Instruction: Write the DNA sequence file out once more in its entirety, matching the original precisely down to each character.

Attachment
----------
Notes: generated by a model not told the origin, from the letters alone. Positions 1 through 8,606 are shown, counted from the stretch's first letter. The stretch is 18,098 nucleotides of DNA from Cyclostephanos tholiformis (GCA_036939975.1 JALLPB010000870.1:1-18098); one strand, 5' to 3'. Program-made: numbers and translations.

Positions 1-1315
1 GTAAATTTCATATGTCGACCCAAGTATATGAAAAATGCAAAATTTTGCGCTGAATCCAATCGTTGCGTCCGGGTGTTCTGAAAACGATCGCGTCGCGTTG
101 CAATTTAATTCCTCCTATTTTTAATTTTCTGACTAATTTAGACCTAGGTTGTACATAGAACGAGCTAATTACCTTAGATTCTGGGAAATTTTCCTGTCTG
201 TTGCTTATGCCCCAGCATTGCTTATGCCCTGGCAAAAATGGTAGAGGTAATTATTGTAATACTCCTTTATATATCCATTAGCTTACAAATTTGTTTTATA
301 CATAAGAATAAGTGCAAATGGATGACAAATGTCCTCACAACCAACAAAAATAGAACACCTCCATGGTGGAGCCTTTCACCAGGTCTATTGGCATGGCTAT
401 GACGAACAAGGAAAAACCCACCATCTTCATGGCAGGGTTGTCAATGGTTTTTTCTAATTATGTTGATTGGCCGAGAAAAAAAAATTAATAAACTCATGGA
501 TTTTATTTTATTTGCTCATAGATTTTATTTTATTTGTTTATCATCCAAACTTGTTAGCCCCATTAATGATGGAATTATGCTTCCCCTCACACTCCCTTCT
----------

Notes: generated by a model not told the origin, from the letters alone. Positions 1 through 8,606 are shown, counted from the stretch's first letter. The stretch is 18,098 nucleotides of DNA from Cyclostephanos tholiformis (GCA_036939975.1 JALLPB010000870.1:1-18098); one strand, 5' to 3'. Program-made: numbers and translations.

Positions 1-1315
1 GTAAATTTCATATGTCGACCCAAGTATATGAAAAATGCAAAATTTTGCGCTGAATCCAATCGTTGCGTCCGGGTGTTCTGAAAACGATCGCGTCGCGTTG
101 CAATTTAATTCCTCCTATTTTTAATTTTCTGACTAATTTAGACCTAGGTTGTACATAGAACGAGCTAATTACCTTAGATTCTGGGAAATTTTCCTGTCTG
201 TTGCTTATGCCCCAGCATTGCTTATGCCCTGGCAAAAATGGTAGAGGTAATTATTGTAATACTCCTTTATATATCCATTAGCTTACAAATTTGTTTTATA
301 CATAAGAATAAGTGCAAATGGATGACAAATGTCCTCACAACCAACAAAAATAGAACACCTCCATGGTGGAGCCTTTCACCAGGTCTATTGGCATGGCTAT
401 GACGAACAAGGAAAAACCCACCATCTTCATGGCAGGGTTGTCAATGGTTTTTTCTAATTATGTTGATTGGCCGAGAAAAAAAAATTAATAAACTCATGGA
501 TTTTATTTTATTTGCTCATAGATTTTATTTTATTTGTTTATCATCCAAACTTGTTAGCCCCATTAATGATGGAATTATGCTTCCCCTCACACTCCCTTCT